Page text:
I love my main

So it all comes down to this. I love my main character, and even after taking a break (apart from weekly raids) I get a kick out of coming back to her. Sometimes absence really does make the heart grow fonder.

But I will look forwards to harder instances in Cataclysm, if only so that they will cut some of the current 5 man players who fancy themselves elitist down to size.

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Honest Scrap Award

Honest Scrap Award

I feel awkward, and proud, and very humbled that Larisa@The Pink Pigtail Inn has nominated me for a blog award. And I’d like to thank my cat, the colour yellow, the plastic armoured landshark on my desk, and all three of my readers. I love you all!!

This is a meme, and a made up award, but the reason it’s meaningful to me is because it came from a blogger whose work I love and who continues to be a huge inspiration to me here.

And I couldn’t be happier to have a good excuse to write about some of my favourite blogs.  The meme part is totally optional, by the way, if it’s not your style.

Here’s the Rules

  1. When accepting this auspicious award, you must write a post bragging about it, including the name of the misguided soul who thinks you deserve such acclaim, and link back to the said person so everyone knows she/he is real.
  2. Choose a minimum of seven (7) blogs that you find brilliant in content or design. Or improvise by including bloggers who have no idea who you are because you don’t have seven friends. Show the seven random victims’ names and links and leave a harassing comment informing them that they were prized with Honest Weblog. Well, there’s no prize, but they can keep the nifty icon.
  3. List at least ten (10) honest things about yourself. Then pass it on!

My Picks

I have a loads of blogs on my reader. Although some of the news blogs are great, and I love that you can pick up the RSS feeds on your favourite commercial sites, my favourites by far are the personal blogs.

So for me, what makes a cool blog is the personal touch. I like to be able to feel the personality of the writer come through, and that means people who write with passion about subjects they care about.

I can’t pick Larisa again (although the rules don’t actually say that, leaving open the possibility of an endlessly closed loop. Not the world’s greatest rules algorithm, but I geekgress ;) ), but what reaches out to me from her writing is how darned good she is at expressing her feelings for the games and people she writes about. As someone who always feels a bit awkward writing about myself, I really admire that. She’s a warm, kind, funny, thoughtful writer and person, and I got all that just from reading her blog.

Anyway, enough of that, here’s some picks:

Waaagh! — Anyone who follows the Warhammer blogs will know Syp’s megablog. I’ve always admired him for the strength and consistency of his writing, and for being so good at putting across the genuine enthusiasm he has for the games that he plays. He’s also been fantastically supportive to the Warhammer community, check out his Thursday links posts in particular. He also runs a blog about other MMOs called Biobreak; I hope Champions Online is everything you’re hoping for!

Player vs Developer – Green Armadillo shares my fascination with why people behave the way they do in online games. He focusses on how people respond to rewards and incentives, and even though I don’t share his love of pets and achievements, it makes for some great writing.

Tanking for Dummies – WoW has about a gazillion blogs all focussed on specific classes and specs. I do read a lot of warrior blogs (since Spinks is my main at the moment, and it’s fun to keep up with what other warrior players think). Some are hardcore, some are enthusiastic, some are informative, some are just nuts and I’m picking TfD because Tarsus is all of those things and he makes me laugh.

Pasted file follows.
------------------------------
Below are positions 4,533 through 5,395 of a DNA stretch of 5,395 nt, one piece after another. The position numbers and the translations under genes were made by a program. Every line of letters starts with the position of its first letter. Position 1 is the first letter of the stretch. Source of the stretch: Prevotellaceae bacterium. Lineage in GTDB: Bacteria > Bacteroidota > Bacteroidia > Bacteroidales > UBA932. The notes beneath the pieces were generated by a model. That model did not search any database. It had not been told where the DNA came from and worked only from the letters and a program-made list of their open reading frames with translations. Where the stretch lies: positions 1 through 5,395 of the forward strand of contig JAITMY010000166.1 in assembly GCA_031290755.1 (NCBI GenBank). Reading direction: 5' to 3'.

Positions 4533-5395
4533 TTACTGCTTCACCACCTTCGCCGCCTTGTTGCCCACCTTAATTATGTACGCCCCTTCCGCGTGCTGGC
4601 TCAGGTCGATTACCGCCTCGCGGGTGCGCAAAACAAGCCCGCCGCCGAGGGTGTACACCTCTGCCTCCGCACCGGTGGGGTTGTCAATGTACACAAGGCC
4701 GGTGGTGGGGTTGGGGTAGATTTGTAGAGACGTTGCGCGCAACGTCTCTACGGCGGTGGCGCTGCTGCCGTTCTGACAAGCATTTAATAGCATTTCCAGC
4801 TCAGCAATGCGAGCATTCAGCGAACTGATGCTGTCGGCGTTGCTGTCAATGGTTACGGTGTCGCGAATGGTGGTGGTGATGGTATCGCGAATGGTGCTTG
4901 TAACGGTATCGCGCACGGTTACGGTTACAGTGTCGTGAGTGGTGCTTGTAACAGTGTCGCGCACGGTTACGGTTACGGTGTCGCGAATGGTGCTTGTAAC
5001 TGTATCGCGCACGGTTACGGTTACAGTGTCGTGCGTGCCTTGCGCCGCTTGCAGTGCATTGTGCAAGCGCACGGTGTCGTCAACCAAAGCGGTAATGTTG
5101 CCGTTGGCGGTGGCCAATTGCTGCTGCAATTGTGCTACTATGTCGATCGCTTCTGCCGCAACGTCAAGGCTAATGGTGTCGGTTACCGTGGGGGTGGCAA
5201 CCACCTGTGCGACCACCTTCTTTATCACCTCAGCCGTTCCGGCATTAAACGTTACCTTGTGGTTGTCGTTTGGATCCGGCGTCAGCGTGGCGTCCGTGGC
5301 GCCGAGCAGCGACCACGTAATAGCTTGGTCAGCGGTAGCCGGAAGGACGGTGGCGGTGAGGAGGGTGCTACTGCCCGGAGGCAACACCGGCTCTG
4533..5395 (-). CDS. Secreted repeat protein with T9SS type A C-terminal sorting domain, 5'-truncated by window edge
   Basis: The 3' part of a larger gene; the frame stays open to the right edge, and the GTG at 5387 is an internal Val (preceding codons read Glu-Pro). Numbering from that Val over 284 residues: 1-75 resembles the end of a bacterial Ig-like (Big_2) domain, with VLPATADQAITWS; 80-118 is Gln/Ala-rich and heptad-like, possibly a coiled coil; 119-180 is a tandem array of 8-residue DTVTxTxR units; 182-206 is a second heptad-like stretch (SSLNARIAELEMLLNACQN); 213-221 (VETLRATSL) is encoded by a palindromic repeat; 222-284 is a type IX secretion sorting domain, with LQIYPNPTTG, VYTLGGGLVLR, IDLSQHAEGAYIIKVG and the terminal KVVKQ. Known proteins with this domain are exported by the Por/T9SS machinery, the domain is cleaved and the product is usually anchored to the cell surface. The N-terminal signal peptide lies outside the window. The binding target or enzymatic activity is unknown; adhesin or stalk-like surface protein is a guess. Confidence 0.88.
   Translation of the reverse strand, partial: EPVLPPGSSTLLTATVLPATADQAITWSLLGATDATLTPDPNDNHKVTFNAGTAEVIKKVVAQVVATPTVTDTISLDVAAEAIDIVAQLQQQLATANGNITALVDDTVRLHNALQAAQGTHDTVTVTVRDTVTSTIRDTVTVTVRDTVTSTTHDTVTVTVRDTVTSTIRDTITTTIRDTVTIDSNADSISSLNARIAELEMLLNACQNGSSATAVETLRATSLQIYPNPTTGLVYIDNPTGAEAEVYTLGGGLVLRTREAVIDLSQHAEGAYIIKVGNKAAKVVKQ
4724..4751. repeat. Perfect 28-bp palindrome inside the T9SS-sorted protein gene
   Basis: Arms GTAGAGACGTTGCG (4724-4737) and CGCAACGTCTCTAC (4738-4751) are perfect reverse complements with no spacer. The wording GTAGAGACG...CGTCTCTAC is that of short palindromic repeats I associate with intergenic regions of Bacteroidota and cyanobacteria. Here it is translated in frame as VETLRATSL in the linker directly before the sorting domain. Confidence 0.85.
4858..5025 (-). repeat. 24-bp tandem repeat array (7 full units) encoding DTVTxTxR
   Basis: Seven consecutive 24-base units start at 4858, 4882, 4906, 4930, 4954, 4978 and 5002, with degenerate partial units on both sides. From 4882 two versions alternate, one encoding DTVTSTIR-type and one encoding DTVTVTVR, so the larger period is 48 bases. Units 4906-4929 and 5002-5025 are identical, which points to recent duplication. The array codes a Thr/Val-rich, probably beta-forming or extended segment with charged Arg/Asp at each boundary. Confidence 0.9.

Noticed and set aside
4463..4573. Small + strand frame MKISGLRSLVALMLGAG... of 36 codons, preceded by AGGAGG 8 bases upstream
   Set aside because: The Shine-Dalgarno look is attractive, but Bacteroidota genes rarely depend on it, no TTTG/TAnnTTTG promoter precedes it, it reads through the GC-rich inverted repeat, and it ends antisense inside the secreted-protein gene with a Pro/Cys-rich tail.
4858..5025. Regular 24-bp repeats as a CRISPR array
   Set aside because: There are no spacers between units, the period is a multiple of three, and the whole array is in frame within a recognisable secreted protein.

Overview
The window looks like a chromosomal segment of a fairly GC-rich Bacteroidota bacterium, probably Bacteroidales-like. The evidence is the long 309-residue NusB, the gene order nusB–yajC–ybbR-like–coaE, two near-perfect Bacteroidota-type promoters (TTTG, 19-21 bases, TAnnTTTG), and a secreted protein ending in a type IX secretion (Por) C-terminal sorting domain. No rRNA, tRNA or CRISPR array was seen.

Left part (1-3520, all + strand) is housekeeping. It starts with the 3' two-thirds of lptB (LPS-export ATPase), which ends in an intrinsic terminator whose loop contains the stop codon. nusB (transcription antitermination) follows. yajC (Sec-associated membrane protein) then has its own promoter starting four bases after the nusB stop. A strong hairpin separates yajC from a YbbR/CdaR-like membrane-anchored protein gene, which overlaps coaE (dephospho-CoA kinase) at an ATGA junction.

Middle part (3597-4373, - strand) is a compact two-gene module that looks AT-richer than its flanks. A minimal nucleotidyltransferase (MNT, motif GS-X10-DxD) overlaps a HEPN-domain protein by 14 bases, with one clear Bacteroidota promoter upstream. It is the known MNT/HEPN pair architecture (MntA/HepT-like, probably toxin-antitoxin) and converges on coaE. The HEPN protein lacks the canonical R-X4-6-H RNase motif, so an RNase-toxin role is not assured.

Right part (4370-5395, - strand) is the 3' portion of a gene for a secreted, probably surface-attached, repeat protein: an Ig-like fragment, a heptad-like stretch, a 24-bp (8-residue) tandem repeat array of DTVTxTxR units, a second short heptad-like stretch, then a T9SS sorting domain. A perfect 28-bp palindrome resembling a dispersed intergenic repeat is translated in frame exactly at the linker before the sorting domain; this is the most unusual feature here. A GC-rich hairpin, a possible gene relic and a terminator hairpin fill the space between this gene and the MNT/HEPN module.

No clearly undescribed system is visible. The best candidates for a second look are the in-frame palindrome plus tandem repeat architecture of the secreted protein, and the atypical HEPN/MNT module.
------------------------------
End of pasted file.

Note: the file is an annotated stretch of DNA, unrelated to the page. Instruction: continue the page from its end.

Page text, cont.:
The Greedy Goblin – What really makes Gevlon’s writing stand out from the crowd is his philosophy of life, gaming, and economics. The blog reminds me of Freakonomics; and as well as discussing making gold in WoW, he also talks about player behaviour from an economic point of view. It makes me think, and I like that in a writer. He’s also very honest in his analyses of when he tried something and it didn’t work.

Killed in a Smiling Accident – Every so often you come across a blog that has a really strong writing tone, even though the writing is shared between a few different people. The KIASA chaps are so English that it hurts, and we love them for it. They also mix it up with some very insightful writing about the various games that they play, and they make me laugh. So there!

Wizards and Wenches - Another WAR blog. Regis wins my blog design award. I know he spends a lot of time tweaking it and it looks fantastic. He’s also a really strong and entertaining writer, which is the other reason you should read it. But it’s also the best looking blog I know.

Nerf the Cat – Arbitrary is another writer who is very good at expressing her feelings, even when she’s feeling down or frustrated. But whatever you do, don’t nerf the cat.

Ten Facts about Me

  1. I ate roast sparrow (on a stick) when I was in Japan.
  2. I have a PhD in digital signal processing.
  3. My character’s full name is Mrs Spinks. What happened to Mr Spinks? He ran off to join the Defias Bandits, no one who knows Mrs Spinks is surprised.
  4. My cat is a tortie who is coming up on her 17th birthday and came to us from a shelter. If you’re considering a rescue cat, do think about getting an older one. They’re just as sweet and much less work.
  5. Earl Grey. Milk. No sugar.
  6. The last TV show I watched was the first episode of The Apprentice.
  7. I almost always watch TV via the PVR, so I record programmes I like  and watch them later when it’s more convenient. ie. does not conflict with gaming :)
  8. I once played Aouda Fogg (the Indian woman who married Phileas Fogg in Around the World in 80 Days) in a live RP and had to learn how to put on a sari.
  9. I am a voluntary advisor at the local CAB.
  10. It was my birthday last Wednesday. Hurrah!